Biz Week: Brickbats and bouquets

ROELAND VAN DEN BERGH
Last updated 11:57 18/07/2014

Relevant offers

Industries

Brand New Zealand needs a push Owner has investor backing to get Kiwi Regional Airlines launched Aggrieved workers lay wage complaints Wanted South Korean boat found in Uruguay port The good times are rolling in Canterbury Petone bulk retail potential recognised Budget blowout for SkyCity centre Search steps up for financial advisers Connor approved for Acurity takeover Chorus plays down court claims

Who deserves a pat on the back in business this week, and who caused eyebrows to be raised?

Bouquet: Big tick

Consumer NZ plans to give a big tick to companies that go above and beyond for their customers.

Business that earn the watchdog's "Consumer Trusted" tick must commit to a strict code of conduct and eight principles to deliver " genuinely top-class customer service".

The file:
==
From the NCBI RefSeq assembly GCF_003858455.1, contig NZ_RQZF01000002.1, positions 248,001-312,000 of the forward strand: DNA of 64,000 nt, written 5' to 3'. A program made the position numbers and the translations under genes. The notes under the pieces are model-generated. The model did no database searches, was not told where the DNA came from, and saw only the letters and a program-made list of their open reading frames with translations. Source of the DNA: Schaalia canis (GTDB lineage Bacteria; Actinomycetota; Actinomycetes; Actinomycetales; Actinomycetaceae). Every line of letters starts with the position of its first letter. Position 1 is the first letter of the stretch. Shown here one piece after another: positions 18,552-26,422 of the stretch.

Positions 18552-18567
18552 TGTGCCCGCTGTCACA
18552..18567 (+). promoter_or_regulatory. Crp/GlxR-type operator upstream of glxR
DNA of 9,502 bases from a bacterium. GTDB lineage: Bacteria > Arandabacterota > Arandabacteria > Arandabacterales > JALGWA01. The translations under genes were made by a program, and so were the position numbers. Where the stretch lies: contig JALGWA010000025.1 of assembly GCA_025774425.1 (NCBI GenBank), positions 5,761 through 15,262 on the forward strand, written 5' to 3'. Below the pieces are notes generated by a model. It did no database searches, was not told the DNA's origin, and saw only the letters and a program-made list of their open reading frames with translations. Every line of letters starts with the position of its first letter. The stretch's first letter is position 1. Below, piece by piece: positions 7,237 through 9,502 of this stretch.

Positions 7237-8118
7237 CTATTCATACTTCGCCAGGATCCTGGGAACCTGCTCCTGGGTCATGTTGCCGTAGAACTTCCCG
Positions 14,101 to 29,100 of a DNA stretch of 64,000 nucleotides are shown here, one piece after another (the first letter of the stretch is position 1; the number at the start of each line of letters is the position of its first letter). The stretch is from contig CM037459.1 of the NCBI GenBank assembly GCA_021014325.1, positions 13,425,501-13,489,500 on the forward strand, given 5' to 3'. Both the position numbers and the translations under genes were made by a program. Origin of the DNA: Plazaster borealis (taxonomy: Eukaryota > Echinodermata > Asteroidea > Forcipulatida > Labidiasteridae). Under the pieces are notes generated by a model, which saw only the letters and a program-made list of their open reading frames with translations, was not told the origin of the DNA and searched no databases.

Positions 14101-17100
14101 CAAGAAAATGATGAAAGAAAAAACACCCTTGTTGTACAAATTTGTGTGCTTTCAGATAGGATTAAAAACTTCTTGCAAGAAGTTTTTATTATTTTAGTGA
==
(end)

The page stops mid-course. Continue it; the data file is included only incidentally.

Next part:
In practice this means exceeding the minimum standards required under our already stringent consumer laws on such things as refunds and warranties.

Those that meet the test will be allowed to stamp the tick on their advertising - in return for a fee of up $25,000 a year.

That also makes the scheme a good money spinner for Consumer NZ, which will use the funds to fight the good fight on behalf of its 60,000 members. 

Brick Bat: Sour milk

Plunging prices for dairy products such as whole milk are bad news for farmers and the economy in general. Dairy is New Zealand's top export earner.

Dairy companies such as Fonterra sell their raw materials to manufacturers of milk, cheese, infant formula and yoghurt at a global auction twice a month. But prices for these commodities have fallen by a third this year, including a shock near 9 per cent drop this week.

Eventually farmers will feel the pain in their pockets through lower farm-gate milk prices, reducing their spending and potentially slowing the economy.

The price of milk, butter and cheese on shop shelves is also unlikely to fall any time soon, or by much. That is because rapidly rising dairy prices last year had been absorbed by the milk companies rather than being passed on to consumers.

There is one possible silver lining for mortgage holders at least. Interest rates may not rise as fast or go as high as expected if the economy slows. 

Ad Feedback

- Stuff

Comments

Special offers

Featured Promotions

Sponsored Content